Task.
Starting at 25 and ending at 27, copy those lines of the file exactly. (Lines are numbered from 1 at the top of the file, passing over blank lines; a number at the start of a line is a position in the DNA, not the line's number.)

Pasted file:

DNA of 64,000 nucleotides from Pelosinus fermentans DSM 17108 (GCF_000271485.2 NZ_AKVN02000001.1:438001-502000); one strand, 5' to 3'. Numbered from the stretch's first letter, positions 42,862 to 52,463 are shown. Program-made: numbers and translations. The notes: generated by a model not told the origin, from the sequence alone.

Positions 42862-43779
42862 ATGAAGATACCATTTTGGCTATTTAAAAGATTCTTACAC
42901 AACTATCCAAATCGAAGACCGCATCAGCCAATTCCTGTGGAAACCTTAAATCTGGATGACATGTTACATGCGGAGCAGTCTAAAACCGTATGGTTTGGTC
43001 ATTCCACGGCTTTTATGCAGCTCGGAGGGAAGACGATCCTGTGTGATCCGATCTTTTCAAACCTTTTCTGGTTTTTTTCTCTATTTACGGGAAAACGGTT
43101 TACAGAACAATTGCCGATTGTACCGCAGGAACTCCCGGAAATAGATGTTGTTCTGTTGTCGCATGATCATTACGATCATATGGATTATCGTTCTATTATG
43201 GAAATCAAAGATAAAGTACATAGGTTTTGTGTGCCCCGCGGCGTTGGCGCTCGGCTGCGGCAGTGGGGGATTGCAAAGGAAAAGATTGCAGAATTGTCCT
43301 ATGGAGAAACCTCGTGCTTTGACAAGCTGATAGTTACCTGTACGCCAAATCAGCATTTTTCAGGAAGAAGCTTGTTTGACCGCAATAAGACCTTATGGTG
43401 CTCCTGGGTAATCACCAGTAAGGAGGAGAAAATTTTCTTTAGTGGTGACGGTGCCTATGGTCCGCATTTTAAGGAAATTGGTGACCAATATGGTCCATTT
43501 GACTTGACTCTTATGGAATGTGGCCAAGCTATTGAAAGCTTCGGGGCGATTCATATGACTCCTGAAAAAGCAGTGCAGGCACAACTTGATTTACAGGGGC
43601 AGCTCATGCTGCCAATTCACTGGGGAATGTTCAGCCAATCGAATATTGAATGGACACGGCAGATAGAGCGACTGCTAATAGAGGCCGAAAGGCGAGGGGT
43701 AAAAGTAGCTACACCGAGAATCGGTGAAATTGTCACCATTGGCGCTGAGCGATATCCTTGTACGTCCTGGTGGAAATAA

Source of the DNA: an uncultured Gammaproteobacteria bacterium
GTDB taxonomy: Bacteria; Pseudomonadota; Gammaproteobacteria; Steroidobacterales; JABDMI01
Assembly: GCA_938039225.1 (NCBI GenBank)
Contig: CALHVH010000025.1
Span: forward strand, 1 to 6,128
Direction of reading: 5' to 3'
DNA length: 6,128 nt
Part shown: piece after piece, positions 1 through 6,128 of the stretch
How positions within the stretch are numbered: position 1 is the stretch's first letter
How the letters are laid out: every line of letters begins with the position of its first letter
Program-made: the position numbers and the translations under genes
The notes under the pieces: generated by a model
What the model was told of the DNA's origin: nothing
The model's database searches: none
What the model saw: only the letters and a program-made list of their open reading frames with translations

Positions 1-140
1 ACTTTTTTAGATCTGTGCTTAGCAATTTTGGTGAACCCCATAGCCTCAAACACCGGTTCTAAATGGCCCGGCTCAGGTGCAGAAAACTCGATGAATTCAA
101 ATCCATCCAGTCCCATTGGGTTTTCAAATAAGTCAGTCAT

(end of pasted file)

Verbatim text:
What the model was told of the DNA's origin: nothing
The model's database searches: none
What the model saw: only the letters and a program-made list of their open reading frames with translations